Summary: This is the first of a two part message concerning the message of the book of Hosea. This deals with the marriage between Hosea and Gomer and how it parallels God’s relationship with Israel and in fact, all Christian believers.
To begin a study on Hosea, we must first understand the meaning of the word “minor prophet” which is how Hosea was classified. A minor prophet was only assigned that classification based on the length of his book. It had nothing to do with the weight of his message or the length of time that he prophesied. Hosea says at the beginning of his book (1:1) that he prophesied during the reigns of Jeroboam,Uzziah, Jotham, Ahaz, and Hezekiah. This means that his prophesies were uttered during a time of no less than 138 years.
Secondly, we must understand that period in which Hosea was living. This was the darkest period in the history of Israel. Kings were ascending to the throne by murder and overthrow. Idolatry was running rampant…especially the worship of nature. There was pollution, robbery, oppression, adultery, murder.
One thing you can always see through history (and even in America today) is that God always sends people to warn the nation of their sins.
So he sent Hosea.
But unlike the rest of the prophets…God did more than just give Hosea a message. He made Hosea a living illustration.
Hosea was told by God (Hosea 1:2).. “….Go take a wife of whoredom….”
There are four different schools of thought on what this actually means:
(1) Hosea deliberately married Gomer, a cult prostitute, and deliberately used his marriage and even his children as a symbol to preach to Israel concerning their faithlessness to God. This would mean that Gomer was a prostitute in the Baal temple. She slept with men and gave most of the money to the Baal priests. So she was an adulterer and an idolater. She was not the type of girl your folks dream that you marry.
(2) Hosea made up a story about a marriage to use as an allegory in his preaching. The husband would be God. The unfaithful wife would be Israel.
(3) Hosea married two women…Gomer, a respectable woman (chapter 1) and an unnamed prostitute that he brought out of slavery (chapter 3).
(4) Hosea married Gomer, a respectable woman who had tendencies toward promiscuity which were repressed at the time of the wedding but which later became overt. Things got so bad that Hosea eventually turned her out of the house. Things went from bad to worse and she ended up in slavery.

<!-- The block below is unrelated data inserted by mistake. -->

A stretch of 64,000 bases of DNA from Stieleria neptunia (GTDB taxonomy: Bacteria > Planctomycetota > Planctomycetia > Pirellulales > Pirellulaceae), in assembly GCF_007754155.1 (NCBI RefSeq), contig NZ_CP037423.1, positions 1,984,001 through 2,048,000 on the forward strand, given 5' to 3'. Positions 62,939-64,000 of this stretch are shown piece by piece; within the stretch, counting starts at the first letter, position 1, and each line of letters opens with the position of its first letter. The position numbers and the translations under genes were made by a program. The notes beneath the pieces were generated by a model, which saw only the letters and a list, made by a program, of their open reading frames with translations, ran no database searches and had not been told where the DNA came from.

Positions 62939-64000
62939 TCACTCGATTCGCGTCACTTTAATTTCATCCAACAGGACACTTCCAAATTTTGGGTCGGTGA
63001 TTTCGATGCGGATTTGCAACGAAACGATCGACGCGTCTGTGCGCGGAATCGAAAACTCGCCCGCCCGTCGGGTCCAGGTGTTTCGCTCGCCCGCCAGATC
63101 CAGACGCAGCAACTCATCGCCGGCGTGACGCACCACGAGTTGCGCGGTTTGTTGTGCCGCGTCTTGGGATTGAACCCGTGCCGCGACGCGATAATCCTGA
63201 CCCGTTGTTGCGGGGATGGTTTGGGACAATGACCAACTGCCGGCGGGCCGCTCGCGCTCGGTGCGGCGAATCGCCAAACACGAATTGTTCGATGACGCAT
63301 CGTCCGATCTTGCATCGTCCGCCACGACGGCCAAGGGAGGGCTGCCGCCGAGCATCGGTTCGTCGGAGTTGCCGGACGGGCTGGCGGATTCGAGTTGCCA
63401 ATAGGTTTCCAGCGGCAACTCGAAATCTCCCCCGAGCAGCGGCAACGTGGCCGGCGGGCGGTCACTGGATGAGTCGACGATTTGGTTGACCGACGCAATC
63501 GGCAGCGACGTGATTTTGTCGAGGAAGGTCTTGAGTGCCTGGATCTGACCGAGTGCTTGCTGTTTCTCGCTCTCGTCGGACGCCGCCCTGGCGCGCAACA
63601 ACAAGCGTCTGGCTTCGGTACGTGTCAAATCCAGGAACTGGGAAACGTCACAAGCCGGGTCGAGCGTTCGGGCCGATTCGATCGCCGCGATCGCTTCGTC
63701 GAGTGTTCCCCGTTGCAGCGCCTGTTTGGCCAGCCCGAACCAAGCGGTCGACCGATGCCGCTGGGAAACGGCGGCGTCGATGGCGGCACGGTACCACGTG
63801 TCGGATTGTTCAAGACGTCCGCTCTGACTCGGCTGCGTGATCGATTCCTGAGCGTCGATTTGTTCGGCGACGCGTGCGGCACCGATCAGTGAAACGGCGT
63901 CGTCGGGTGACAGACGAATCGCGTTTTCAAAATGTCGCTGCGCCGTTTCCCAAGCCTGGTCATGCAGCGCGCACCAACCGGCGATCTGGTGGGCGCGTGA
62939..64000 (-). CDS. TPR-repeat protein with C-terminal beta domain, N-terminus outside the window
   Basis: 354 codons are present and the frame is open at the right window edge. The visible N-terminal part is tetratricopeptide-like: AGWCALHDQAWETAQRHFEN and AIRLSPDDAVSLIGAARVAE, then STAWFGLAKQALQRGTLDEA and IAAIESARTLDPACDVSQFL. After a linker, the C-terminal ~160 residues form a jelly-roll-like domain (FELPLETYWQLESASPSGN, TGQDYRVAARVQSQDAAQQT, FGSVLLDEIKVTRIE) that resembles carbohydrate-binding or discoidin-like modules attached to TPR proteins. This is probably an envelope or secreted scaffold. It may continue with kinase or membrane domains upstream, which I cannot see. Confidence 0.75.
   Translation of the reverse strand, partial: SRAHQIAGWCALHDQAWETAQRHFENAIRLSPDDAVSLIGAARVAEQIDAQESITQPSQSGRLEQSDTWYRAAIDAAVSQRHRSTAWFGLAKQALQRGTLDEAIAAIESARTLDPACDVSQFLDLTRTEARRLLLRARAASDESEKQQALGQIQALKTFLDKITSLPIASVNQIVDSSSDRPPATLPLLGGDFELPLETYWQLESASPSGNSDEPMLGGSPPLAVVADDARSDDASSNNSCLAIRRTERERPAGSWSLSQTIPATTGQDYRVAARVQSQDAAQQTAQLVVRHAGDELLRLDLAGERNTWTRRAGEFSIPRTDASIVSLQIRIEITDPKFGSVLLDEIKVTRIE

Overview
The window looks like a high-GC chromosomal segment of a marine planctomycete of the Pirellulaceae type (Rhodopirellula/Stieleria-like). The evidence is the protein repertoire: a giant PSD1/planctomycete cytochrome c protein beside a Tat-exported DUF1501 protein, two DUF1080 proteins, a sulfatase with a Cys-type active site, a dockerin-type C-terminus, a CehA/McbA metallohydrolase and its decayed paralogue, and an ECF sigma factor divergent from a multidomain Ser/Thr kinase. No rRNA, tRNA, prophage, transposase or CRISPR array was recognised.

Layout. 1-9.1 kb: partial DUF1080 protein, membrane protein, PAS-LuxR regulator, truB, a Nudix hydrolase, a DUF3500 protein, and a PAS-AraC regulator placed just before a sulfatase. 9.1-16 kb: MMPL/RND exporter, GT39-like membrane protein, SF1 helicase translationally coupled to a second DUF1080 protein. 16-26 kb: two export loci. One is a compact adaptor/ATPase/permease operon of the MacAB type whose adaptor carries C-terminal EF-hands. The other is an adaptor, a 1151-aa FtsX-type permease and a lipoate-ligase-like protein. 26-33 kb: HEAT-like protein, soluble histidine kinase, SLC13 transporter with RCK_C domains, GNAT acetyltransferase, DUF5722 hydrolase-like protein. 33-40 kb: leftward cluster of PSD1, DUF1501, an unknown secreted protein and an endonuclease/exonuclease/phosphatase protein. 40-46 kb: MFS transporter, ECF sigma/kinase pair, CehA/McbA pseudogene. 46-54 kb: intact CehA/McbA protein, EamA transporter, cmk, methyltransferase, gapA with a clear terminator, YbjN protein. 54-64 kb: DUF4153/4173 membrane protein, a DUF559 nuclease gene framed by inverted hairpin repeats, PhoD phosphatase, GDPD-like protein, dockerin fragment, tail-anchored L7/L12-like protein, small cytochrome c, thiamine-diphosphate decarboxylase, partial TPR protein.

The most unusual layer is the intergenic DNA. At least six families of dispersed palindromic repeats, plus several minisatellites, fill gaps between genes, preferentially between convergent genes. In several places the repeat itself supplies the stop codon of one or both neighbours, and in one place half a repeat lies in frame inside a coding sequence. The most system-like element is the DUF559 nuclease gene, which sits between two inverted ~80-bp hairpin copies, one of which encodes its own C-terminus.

It doesn’t matter to me which proposal you accept. Being a literalist more often than not, I take this to mean exactly what it says. God told Hosea to marry a prostitute.
“Now, hold on, Brother Rick. So it’s okay for my child to marry or date a prostitute? I mean, God told Hosea to so it must be okay, right?”
We have to be real careful of what conclusions we draw from such passages. God also authorized at one time murders and other activity, but that does not give us license to go out and murder people This was a special dispensation, in my opinion, at a time when we did not have the completed Scripture to teach a very important lesson concerning God and His love not only for Israel but all of mankind.
This was not the first time that God spoke by putting prophets in unusual circumstances. In Isaiah 20, God asked the prophet Isaiah to go naked and barefoot for three years as a sign to Egypt and Ethiopia. I was going to ask you to picture a pastor coming in naked to church and saying, "God told me to do this as a sign, and the good news is it’s only for three years." But really, I don’t want you to picture this. Maybe try to imagine it, but please don’t picture it in your mind.
Then there is Hosea. “Go marry a prostitute.” That’s what God said. Can you even begin to imagine?
But God used this to communicate how He felt about His people. As I look at it, I see a lot of modern day Christians, including myself, in the story of Hosea. But mind you, I don’t see us in the person of Hosea. I see us rather in the person of Gomer.
God uses the marriage relationship to describe His relationship with Israel and ultimately with us. Think about it. This is the most intimate type of relationship on Earth. It’s a relationship of love and trust.
And Gomer violated that trust. She took other lovers. She broke her marriage promise.
Was Hosea angry? Sure he was! His most trusted partner had violated that trust. He was hurt and upset and yes, angry.
How do you feel when someone betrays your trust? That is the worse possible thing that one can feel in my opinion. The idea that you were counting on someone and they let you down is a hard thing to bare. Especially when you would have given them anything, done anything for them, were always there for them. Never failed them.